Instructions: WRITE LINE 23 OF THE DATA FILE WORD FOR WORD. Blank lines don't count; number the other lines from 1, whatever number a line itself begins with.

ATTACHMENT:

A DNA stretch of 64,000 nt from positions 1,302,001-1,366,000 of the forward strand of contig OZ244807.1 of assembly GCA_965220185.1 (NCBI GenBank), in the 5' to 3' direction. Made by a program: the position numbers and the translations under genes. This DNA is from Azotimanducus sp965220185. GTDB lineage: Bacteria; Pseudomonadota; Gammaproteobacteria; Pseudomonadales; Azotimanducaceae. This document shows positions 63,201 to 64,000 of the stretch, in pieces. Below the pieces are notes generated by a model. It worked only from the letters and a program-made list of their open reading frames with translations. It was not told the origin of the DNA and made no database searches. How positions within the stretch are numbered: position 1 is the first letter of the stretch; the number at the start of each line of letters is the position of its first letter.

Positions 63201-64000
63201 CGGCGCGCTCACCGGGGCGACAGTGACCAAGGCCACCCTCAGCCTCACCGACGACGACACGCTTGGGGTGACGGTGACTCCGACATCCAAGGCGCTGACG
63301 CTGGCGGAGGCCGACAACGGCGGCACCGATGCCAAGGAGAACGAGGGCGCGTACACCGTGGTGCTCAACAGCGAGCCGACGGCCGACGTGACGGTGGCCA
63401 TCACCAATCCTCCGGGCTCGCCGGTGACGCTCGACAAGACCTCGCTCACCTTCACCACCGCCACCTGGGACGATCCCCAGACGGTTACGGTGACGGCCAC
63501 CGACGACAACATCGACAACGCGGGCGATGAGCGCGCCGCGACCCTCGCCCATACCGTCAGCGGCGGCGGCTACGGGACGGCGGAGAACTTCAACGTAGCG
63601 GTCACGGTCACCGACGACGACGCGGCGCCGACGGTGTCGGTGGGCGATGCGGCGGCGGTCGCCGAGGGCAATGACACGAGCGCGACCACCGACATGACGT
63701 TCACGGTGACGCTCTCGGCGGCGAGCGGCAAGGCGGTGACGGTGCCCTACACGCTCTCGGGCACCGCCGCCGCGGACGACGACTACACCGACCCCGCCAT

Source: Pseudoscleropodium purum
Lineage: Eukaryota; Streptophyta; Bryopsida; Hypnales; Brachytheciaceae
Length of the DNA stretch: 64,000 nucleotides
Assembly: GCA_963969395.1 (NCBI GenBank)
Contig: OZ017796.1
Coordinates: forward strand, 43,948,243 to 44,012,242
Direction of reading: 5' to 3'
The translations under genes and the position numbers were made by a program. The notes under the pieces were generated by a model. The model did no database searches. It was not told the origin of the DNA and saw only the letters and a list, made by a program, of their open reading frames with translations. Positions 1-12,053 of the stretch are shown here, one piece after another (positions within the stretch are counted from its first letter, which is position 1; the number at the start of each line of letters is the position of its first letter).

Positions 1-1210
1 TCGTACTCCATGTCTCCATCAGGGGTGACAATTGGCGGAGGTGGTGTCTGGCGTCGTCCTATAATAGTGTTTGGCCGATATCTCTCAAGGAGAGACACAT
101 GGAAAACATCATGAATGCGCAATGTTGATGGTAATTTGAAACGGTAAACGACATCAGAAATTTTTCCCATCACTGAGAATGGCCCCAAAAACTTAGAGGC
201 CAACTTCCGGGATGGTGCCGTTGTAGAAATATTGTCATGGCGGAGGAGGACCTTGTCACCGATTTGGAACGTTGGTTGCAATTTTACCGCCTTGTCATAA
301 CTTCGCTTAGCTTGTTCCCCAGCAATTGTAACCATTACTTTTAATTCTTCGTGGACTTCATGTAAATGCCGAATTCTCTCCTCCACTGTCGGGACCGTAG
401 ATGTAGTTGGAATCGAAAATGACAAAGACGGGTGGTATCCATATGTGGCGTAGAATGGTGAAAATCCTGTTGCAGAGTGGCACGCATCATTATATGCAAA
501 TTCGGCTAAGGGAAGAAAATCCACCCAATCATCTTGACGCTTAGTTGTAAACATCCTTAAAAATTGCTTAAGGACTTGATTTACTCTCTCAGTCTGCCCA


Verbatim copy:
501 TTCGGCTAAGGGAAGAAAATCCACCCAATCATCTTGACGCTTAGTTGTAAACATCCTTAAAAATTGCTTAAGGACTTGATTTACTCTCTCAGTCTGCCCA